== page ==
"re-ripping" sprites; quest for a common description format

Posts: 5
Joined: 2008.12
Post: #1
Hi everyone! I'm new to the forum. I signed up here in fact just so I would have a place to ask these questions!

There is a lot of game art out there. I'm going to be talking about orthogonal 2D game art specifically. So-called "sprites." Those two-dimensional, often having small power-of-two dimensions like 16x32 or something. They're very often "ripped" from commercial games, but occasionally you're lucky you find something completely original (although I consider fan games and prototypes a very legitimate use for "ripped" commercial sprites.)

One of the problems with all these sprites out there, however, is that they aren't generally available in machine friendly formats. They're generally organized organically with no regard for grid alignment or consistent spacing. This makes them rather tedious to use. But there are so many of them. Sometimes it feels like they are so close, yet so far...

So I whipped up a quick program to help in access this vast treasure trove of game art. Right now it simply identifies rectangle-ish regions of an image, guided by your mouse clicks, and then... that's it.

And that's why I'm here!

Once I started thinking about what I wanted the program to do after it had identified the sprites, I realized that I wanted to find out what other game developers would find the most useful.

For what it's worth, the code can be found here:


The most obvious thing the program could do is spit out an image organized into a highly machine-accessible grid, but after that you'll have to make sure the sprites line up properly within their grid cells, work out the animation timing, and generate some kind of glue between the animation and your code. Well this is exactly the kind of software I like making -- tools -- and I'd appreciate your input on what you'd like to get out of sprite animation software.

I'm equally concerned with editor features as well as export formats. Exactly what aspects of "spriting" can be useful for just about every programmer? Is it possible (or wise) to create sprite+animation libs for use with the export format? Or should the export formats aspire to conform to existing libraries? Would it be useful (or wise) to generate animation data that emits more generic cues than "next frame?" (Would you want to design hit boxes or synchronize sound effects from your animation program?)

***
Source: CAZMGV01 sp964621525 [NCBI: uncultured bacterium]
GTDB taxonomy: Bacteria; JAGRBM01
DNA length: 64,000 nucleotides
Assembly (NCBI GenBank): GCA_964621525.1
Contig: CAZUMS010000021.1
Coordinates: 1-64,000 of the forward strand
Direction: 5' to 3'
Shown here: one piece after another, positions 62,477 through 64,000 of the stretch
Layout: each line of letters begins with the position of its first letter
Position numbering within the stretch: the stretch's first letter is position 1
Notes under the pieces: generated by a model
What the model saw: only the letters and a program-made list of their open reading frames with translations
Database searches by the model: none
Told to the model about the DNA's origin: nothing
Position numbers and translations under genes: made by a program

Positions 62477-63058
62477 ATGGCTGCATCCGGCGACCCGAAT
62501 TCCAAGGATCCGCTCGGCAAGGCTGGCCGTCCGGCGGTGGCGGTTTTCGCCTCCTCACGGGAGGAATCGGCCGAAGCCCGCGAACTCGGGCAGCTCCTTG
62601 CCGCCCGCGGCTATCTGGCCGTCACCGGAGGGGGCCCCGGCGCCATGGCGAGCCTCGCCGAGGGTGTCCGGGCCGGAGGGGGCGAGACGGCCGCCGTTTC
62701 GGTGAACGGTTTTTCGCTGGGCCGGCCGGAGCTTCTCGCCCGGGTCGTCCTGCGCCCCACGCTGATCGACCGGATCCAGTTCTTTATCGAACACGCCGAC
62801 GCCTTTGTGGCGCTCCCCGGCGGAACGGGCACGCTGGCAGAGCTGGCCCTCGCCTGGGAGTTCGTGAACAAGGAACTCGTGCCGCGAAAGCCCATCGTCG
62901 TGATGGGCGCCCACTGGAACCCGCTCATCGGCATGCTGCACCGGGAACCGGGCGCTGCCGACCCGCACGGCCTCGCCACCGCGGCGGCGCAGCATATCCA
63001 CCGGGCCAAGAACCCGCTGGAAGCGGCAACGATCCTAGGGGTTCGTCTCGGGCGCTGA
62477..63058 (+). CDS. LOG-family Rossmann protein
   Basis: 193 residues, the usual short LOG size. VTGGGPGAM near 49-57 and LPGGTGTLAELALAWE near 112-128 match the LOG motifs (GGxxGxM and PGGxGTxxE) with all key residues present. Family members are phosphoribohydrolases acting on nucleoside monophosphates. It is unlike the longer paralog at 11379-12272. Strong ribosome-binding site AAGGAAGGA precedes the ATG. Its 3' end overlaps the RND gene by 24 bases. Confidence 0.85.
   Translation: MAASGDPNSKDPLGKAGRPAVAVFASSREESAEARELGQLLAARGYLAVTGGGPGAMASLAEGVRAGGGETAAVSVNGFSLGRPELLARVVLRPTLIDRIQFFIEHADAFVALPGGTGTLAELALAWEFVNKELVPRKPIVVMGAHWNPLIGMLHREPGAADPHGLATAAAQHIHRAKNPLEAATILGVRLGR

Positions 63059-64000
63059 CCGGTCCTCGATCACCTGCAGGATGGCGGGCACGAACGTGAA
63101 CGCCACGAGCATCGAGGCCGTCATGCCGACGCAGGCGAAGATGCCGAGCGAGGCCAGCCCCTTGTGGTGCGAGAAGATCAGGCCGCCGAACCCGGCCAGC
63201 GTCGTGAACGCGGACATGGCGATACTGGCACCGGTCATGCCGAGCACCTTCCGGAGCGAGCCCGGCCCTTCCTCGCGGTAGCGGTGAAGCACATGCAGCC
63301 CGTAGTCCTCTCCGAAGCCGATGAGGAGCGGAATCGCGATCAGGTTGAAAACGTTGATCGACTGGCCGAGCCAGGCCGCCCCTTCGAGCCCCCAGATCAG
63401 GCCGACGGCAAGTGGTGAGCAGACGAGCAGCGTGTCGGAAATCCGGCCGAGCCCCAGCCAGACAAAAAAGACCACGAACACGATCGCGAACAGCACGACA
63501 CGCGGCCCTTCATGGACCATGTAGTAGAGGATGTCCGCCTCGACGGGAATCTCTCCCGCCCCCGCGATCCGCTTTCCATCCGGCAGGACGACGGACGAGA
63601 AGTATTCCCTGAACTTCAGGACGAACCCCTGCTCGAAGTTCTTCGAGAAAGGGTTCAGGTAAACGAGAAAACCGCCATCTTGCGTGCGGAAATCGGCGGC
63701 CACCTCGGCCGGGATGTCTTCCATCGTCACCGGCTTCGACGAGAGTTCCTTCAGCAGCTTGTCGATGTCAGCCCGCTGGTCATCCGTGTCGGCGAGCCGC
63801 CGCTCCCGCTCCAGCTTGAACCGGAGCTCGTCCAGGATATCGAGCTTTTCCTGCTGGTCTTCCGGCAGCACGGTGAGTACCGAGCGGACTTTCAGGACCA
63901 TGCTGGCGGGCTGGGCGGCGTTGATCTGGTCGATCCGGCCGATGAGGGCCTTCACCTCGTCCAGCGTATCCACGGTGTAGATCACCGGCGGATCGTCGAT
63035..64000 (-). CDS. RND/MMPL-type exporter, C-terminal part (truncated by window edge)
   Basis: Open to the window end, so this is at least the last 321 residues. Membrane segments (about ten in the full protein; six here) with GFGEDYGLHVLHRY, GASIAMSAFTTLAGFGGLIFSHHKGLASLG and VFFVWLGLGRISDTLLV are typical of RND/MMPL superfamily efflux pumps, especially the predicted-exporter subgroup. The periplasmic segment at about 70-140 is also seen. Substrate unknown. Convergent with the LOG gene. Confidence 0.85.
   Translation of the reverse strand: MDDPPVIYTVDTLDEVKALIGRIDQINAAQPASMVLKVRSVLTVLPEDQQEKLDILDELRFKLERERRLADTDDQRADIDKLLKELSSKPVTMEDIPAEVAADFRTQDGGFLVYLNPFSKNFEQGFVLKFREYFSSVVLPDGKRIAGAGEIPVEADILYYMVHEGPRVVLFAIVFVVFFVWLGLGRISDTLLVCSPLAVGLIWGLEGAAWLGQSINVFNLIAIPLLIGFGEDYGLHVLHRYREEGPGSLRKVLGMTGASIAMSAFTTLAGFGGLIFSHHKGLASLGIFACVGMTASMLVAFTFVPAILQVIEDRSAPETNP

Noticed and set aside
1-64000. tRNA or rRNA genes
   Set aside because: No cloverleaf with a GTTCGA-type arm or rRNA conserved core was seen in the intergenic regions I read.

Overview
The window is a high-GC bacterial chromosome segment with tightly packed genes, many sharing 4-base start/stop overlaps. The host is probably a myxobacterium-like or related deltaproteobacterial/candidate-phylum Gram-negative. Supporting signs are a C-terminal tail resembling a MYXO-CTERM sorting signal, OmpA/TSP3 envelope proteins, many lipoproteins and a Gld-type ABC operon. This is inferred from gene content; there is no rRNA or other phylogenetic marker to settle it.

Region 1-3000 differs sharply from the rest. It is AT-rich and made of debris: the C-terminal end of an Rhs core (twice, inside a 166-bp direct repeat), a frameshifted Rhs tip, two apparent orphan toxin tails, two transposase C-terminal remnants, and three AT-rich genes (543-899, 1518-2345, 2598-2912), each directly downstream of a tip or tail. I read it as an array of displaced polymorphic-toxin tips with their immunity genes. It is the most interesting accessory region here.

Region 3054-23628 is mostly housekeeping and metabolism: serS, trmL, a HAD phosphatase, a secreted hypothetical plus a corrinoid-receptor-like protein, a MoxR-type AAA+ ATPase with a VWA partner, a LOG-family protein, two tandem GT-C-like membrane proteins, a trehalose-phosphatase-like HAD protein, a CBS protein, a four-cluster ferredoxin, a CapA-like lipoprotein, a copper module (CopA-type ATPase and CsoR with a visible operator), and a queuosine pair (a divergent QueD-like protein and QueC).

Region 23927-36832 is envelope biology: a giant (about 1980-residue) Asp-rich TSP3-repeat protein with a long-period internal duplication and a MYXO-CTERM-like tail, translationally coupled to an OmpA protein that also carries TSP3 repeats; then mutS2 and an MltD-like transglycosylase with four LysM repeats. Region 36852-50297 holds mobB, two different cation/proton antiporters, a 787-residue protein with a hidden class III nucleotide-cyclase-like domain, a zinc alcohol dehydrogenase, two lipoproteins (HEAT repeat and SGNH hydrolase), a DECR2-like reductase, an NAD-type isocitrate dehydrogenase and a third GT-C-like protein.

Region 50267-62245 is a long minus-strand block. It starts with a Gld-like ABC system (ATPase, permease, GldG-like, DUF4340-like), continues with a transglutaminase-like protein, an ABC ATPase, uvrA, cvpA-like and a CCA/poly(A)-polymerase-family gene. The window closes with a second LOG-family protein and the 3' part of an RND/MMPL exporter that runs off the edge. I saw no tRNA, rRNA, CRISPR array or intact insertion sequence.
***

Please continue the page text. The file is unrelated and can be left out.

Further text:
Alright I think that's enough to get you started. Let me know what you think!
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Posts: 5
Joined: 2008.12
Post: #2
There's now a video demo at http://codebad.com/spritecaster-demo.ogg
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Posts: 65
Joined: 2008.09
Post: #3
Interesting, I have actually been working on a similar program called "Spriter". Although from the looks of it your software focuses more on the process of re-ripping, as with mine you copy and paste, which admittedly is not as cool as yours.Ninja Otherwise, mine can do palette swaps, animations, and rectangular collision boundaries. Right now it exports the images (a color, and a mask) as tif's along with a data file that contains all the animation/collision/sprite information. I've only written a module to import the data and pictures for REALbasic/SuperSpriteSurface (uses OpenGL), but I have future plans to make a C++/SDL/etc... library. It's also not very user friendly. I plan on seeing how well it works with the game I'm writing before I decide to make it usable for everyone.

Spriter Screen shot:

Generated Sprites sheets:
[Image: picture1hd7.png]
[Image: picture2fy3.png]

I say go for it, I found my program really helpful. Grin
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Posts: 3,591
Joined: 2003.06
Post: #4
tcIgnatius Wrote:I say go for it, I found my program really helpful. Grin

Now that's a smooth hijack if I've ever seen one Wink
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